CNMI Leaders Suggest Ways To Stop Birth Tourism

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Inos, Sablan write to DHS on proactive screening of passengers

By Haidee V. Eugenio

SAIPAN, CNMI (Saipan Tribune, Nov 29, 2013) – Seven months after jointly raising "birth tourism" concerns with the U.S. Department of Homeland Security, Gov. Eloy S. Inos and Delegate Gregorio Kilili C. Sablan (Ind-MP) sent another letter to DHS early this week but this time with specific suggestions to curb the problem such as requiring "all" airlines flying to the CNMI to adopt the pre-screening and other strategies that charter tour flights have developed to deter travel to the islands for the sole purpose of giving birth to an automatic U.S. citizen.

Many of those who come to Saipan solely for birth tourism—mostly from China—do so by boarding a signatory airline, Asiana Airlines, and not through charter tour flights. Asiana Airlines picks up passengers from Korea.

This is because charter companies that fly directly between China and the CNMI "proactively screen" their passengers to ensure compliance with parole conditions such as travel for the authorized purpose of tourism and on-time departure, the governor and delegate said.

Since 2009, tourists from China and Russia are allowed to visit the CNMI without a U.S. visa pursuant to the DHS secretary’s use of parole authority.

Inos and Sablan said record of experience shows that companies operating charter tour flights have been most successful in ensuring that tourists meet the parole program’s requirements.

"As far as we know from industry data, these charter operators have a low rate of entry refusal and a high rate of timely departure," Inos and Sablan said in their joint Nov. 25 letter to DHS acting secretary Rand Beers.

A copy of the letter was made available only yesterday, although Sablan confirmed a letter was forthcoming, during an interview last Sunday.

The federal government, through DHS and its component agencies, now control CNMI borders.

The governor and the delegate said while only DHS has the official entry and exit data with which to evaluate the record industry-wide, what appears true for the charter tour flights many not hold for all airlines providing services for Chinese tourists to the CNMI.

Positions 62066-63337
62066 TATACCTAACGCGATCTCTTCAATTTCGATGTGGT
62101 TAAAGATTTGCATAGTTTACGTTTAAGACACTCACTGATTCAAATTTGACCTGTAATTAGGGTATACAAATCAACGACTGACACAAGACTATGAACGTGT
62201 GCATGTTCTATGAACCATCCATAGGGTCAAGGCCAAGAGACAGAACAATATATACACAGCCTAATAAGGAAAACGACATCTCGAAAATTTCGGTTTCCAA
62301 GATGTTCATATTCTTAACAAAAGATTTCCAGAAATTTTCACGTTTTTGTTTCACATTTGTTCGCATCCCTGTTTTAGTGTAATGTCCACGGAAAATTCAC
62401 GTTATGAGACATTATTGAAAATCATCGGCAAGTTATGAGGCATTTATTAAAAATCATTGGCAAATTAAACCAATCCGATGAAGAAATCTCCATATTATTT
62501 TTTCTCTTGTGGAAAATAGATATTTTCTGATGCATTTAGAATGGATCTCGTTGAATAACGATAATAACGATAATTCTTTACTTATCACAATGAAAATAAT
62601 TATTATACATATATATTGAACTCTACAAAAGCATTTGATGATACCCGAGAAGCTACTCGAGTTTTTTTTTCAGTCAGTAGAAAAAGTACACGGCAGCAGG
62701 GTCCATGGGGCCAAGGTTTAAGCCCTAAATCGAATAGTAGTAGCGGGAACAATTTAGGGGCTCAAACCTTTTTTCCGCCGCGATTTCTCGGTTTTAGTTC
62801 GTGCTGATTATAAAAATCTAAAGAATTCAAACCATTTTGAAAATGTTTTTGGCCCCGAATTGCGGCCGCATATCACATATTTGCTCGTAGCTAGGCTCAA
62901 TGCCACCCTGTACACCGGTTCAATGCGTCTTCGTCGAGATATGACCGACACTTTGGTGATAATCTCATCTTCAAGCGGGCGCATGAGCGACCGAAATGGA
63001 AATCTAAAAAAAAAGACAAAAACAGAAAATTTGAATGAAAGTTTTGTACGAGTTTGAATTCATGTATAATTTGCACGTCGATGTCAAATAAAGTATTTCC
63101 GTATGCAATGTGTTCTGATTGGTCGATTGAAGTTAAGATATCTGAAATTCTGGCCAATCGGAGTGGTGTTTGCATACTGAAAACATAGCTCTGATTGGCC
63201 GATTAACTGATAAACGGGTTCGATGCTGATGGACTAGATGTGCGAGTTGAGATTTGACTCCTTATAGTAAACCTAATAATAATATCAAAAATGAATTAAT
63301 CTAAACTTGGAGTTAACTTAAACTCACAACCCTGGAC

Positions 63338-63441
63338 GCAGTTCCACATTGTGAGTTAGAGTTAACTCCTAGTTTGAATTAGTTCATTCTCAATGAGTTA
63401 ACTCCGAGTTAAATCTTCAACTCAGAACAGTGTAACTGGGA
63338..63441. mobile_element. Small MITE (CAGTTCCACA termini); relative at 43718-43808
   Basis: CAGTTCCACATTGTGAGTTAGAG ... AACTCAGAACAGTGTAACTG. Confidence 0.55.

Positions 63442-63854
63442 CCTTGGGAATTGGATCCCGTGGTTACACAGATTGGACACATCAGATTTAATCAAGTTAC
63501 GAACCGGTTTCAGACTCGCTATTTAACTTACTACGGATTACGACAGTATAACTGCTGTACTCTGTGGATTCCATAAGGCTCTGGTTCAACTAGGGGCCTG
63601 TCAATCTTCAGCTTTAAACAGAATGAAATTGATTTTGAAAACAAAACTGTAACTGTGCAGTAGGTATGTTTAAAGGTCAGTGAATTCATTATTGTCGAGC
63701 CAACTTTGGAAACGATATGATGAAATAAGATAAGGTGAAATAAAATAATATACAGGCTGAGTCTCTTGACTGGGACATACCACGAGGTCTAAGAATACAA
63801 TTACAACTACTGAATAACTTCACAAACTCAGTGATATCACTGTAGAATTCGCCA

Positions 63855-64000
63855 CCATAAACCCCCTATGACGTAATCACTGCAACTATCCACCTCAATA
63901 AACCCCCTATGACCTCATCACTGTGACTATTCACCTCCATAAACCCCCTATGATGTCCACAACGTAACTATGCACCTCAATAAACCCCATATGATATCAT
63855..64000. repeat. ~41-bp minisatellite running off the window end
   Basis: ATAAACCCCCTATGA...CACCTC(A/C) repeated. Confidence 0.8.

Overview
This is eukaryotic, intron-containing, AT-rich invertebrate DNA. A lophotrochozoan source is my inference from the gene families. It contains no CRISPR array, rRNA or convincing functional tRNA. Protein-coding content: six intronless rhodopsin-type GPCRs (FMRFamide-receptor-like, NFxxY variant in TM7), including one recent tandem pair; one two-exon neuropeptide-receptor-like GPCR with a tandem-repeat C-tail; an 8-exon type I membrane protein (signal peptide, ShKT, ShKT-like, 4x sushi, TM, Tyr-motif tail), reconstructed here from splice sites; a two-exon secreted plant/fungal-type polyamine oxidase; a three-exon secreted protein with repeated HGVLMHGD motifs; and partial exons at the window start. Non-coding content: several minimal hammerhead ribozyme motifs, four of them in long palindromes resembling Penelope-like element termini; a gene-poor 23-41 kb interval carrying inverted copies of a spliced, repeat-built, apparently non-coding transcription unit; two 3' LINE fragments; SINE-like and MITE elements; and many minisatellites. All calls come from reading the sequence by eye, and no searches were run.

Thus, we would like to encourage the Department—and CBP [Customs and Border Protection] in particular—to take a look at pre-screening and other strategies developed by the charter operators and confirm their effectiveness. Upon this analysis the Department might consider requiring the adoption of these best practices by all carriers transporting visitors to the Northern Marianas under the parole program," Inos and Sablan said.

They said improving airline procedures in this way could benefit DHS and CBP by helping to ensure that travel under parole is done only for the authorized purposes, thereby making the most effective use of CBP officers’ time at the ports of entry and allowing CBP to better prioritize its local resources.

The governor and delegate said improvements based on experience would also further solidify confidence in the parole program itself, which has already resulted in Chinese tourists accounting for 26 percent of all arrivals in the CNMI and ranking second in terms of economic impact.

They added that refining the parole program would also support the president’s National Tourism and Travel Strategy, which is meant in part to encourage tourism from rapidly developing countries, such as China.

DHS’ decision to waive U.S. visa requirement for Chinese and Russian tourists has brought substantial tourism economic activities to the CNMI.

But once DHS decides to lift that waiver, the impact on the CNMI would be devastating.

In a previous interview, Sablan said the CNMI also would not want to catch the ire of the Chinese government, which can easily put a stop to the flow of Chinese tourists to the Commonwealth.

Their Nov. 25 letter is a follow up to their April 18, 2013 letter to then DHS secretary Janet Napolitano, thanking her for her decision to use parole authority to allow tourists from China and Russia to enter the CNMI without U.S. visa.

"These tourists have become the cornerstone of economic recovery in our islands; and the multi-year track record demonstrates that the parole program can coexist with United States security interests," they said.

Inos and Sablan’s letter, however, also expressed concern about the use of the CNMI as one of the many places in the United States attracting so-called birth tourism from China.

"And we urged Customs and Border Protection vigilance. We want to share with you now our further observation in this regard," they said in this week’s letter to DHS’ Beers.

"Birth tourism" refers to travel for the purpose of giving birth to an automatic U.S. citizen child in the CNMI or any other U.S. state or territory.

The United States is one of a few countries that observe jus soli, which grants automatic citizenship to children born within its territory, regardless of the parents’ nationality or citizenship.

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